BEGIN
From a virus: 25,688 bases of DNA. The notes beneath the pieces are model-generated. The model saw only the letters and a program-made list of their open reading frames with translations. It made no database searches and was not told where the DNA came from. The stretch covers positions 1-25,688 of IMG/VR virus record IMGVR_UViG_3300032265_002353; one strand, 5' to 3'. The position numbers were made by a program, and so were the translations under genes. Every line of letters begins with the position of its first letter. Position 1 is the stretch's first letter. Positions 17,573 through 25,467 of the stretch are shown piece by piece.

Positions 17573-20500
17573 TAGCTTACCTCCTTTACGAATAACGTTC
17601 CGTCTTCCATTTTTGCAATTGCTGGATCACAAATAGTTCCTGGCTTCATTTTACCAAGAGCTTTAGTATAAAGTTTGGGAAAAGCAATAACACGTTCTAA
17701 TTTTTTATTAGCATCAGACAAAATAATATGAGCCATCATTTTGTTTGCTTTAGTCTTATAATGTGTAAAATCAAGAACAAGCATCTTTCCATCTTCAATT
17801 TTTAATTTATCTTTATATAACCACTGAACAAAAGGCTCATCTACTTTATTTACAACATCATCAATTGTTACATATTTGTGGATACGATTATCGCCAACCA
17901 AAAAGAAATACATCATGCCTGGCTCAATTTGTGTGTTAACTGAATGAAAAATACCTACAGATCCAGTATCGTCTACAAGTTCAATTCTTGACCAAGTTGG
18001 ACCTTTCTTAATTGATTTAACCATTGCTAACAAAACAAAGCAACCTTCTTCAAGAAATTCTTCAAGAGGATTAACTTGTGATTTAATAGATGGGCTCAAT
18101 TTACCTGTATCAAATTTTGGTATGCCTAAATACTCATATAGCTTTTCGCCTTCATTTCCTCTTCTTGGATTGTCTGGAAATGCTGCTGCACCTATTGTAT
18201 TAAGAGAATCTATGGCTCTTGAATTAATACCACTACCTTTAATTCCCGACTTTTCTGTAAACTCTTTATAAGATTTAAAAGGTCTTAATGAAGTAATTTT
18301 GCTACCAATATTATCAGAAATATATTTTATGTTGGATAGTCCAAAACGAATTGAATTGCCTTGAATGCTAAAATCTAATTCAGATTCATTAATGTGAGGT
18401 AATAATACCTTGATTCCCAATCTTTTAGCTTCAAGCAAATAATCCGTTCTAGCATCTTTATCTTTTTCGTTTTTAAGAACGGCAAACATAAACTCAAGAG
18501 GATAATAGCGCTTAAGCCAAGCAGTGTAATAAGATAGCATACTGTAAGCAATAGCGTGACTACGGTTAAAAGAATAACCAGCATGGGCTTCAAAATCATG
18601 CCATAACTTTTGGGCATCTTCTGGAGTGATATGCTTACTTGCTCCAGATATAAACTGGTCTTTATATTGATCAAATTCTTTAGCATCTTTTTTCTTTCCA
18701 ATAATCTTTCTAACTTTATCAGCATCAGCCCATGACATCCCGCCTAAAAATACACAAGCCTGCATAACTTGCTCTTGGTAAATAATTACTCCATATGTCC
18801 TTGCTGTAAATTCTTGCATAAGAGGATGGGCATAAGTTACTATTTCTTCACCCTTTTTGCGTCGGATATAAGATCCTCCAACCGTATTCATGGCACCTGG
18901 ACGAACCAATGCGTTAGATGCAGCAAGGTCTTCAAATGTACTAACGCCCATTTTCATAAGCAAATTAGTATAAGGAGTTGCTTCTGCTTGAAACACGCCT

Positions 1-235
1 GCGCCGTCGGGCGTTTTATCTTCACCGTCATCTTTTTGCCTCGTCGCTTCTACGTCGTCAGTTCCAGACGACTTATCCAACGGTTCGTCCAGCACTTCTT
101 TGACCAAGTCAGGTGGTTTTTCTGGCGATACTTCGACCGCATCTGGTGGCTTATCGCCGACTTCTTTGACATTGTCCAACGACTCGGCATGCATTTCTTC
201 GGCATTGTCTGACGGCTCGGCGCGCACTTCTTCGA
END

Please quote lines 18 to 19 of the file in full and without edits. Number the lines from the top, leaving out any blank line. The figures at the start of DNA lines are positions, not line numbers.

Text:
Positions 1-235
1 GCGCCGTCGGGCGTTTTATCTTCACCGTCATCTTTTTGCCTCGTCGCTTCTACGTCGTCAGTTCCAGACGACTTATCCAACGGTTCGTCCAGCACTTCTT